Personally I still find the Cynefin framework by Snowden and Boone (2007) a useful tool for understanding the need for different types of responses in different contexts. Snowden and Boone (2007) distinguish between four different contexts – ranging from simple, complicated, complex to chaotic. In each of these contexts, there are different relationships between cause and effect, and therefore, our responses (whether sensing, analysing, categorizing, responding) take different forms. The below figure illustrates their framework:
Figure 1: Cynefin framework (http://www.hlswatch.com/2010/07/29/tara-the-bodhisattva-of-risk-management/)
Without discussing their framework in detail, I would like to point out to Snowden and Boone’s (2007, p. 3) description of complexity:
- “It involves large numbers of interacting elements.”
- These interactions are “nonlinear, and minor changes can produce disproportionately major consequences.”
- “The system is dynamic, the whole is greater than the sum of its parts, and solutions can’t be imposed; rather they arise from the circumstances.”
- “The system has a history, and the past is integrated with the present; the elements evolve with one another and with the environment, and evolution is irreversible.”
- “…hindsight does not lead to foresight because the external conditions and systems constantly change.”
- In complex systems “the agents and the system constrain one another, especially over time. This means that we cannot forecast or predict what will happen.”
In the past higher education was fairly predictable with strict and very visible distinctions between Ivy League, other residential (face-to-face) and distance education universities. With the increasing convergence of different types of higher education and new types of higher education emerging, it is simply no longer business as usual. The number of variables and nonlinear interactions has increased exponentially with minor interventions or actions resulting in disproportionately large consequences. We (and the external consultants and oracles we get to advise us) also forget that each institution and the higher education sector as a whole, has a past, and we cannot separate the past from the present (or the future). It is crucial that we understand evolution as irreversible. Our institutions are furthermore constrained by our contexts and by the different agents in these contexts. “This means that we cannot forecast or predict what will happen” (Snowden & Boone, 2007, p. 3).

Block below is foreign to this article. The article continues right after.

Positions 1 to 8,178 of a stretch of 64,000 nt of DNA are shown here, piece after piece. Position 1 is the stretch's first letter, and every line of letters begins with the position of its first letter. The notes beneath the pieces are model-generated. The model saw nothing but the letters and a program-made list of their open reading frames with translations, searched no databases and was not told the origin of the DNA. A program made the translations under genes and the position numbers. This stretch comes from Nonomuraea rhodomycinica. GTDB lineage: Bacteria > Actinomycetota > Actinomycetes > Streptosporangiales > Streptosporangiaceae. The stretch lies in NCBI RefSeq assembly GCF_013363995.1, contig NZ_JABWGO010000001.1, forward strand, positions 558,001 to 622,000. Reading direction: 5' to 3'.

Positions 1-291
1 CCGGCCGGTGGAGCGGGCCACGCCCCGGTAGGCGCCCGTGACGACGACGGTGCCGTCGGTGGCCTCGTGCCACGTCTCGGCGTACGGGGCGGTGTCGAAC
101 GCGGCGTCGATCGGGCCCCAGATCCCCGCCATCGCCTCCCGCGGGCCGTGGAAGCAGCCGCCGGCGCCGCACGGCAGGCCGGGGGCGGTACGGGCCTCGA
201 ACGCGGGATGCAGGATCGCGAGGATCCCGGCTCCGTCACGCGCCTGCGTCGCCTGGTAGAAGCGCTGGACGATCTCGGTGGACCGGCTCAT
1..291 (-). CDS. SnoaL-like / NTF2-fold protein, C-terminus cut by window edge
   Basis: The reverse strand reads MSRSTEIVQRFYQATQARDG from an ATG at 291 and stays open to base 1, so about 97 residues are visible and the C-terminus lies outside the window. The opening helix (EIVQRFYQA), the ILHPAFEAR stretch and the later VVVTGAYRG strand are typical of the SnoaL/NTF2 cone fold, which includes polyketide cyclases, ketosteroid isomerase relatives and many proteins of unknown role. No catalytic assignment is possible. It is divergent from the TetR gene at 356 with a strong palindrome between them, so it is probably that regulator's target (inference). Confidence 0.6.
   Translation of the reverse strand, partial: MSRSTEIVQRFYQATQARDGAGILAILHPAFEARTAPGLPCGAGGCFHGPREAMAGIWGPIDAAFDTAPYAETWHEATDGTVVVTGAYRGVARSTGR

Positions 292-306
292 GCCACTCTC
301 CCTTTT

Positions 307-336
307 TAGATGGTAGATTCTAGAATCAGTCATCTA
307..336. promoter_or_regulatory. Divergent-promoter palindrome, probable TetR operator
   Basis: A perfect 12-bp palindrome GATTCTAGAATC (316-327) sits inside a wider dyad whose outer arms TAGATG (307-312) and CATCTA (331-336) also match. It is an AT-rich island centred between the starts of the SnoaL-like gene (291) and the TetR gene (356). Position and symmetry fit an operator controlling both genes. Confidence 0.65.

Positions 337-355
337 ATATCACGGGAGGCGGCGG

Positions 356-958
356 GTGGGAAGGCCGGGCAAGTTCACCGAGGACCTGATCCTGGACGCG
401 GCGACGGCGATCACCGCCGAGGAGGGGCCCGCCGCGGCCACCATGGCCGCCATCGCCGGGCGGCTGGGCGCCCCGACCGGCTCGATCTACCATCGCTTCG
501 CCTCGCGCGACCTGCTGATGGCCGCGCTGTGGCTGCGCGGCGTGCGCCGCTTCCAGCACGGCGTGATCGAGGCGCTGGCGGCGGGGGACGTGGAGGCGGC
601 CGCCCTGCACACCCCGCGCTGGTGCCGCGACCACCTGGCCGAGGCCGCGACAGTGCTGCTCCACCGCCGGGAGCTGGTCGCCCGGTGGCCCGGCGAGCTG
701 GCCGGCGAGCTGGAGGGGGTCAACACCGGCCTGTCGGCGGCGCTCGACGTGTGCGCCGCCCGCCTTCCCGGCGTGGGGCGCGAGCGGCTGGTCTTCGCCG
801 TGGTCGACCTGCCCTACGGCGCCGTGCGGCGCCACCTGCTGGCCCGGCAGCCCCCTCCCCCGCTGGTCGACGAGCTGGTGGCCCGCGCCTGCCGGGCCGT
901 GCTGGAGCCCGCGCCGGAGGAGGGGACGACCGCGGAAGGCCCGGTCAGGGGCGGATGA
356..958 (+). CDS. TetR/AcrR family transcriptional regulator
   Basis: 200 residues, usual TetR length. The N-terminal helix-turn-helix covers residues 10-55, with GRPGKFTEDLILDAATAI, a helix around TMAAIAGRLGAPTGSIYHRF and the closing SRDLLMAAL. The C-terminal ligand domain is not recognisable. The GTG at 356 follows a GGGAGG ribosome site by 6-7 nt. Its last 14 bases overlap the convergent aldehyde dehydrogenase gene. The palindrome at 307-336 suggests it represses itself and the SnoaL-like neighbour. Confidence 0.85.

This year has provided ample evidence that higher education has moved away from simple and even complicated contexts, and function, increasingly, in complex and chaotic environments often bordering on disorder (as described by Snowden and Boone, 2007). I don’t like binaries, but I suspect institutional leadership can either respond to the current and projected future flux with arrogance or by being paralyzed with indecision. I don’t know which is worse? Arrogance and paralysis may also be two gestalts of an incompetence to deal with the new permanence of ambiguity and flux. Leaders may then either ask, arrogantly, “what revolution?” or have a wild West approach shooting at shadows, clamping down on the carnival and incarcerating the clowns.
We need, more than ever before, the clowns – those who question, challenge, provoke, and dethrone management and leadership in mock rituals. More than ever before do we need rigorous and informed debates regarding the future of higher education in an increasingly unequal world.
Send in the clowns.
Bakhtin, M.M. (1984). Rabelais and his world. Translated by H. Iswolsky. Bloomington, Ind: Indiana University Press.
Barnett, R. (2000). University knowledge in an age of supercomplexity. Higher Education, 40, 409 — 422.
Scott, N.A. (1986). The house of intellect in an age of carnival: some hermeneutical reflections. Journal of the American Academy of Religion 55(1), 3-19.
Snowden, D.J., & Boone, E. (2007). A leader’s framework for decision making. Harvard Business Review, November, 1-9.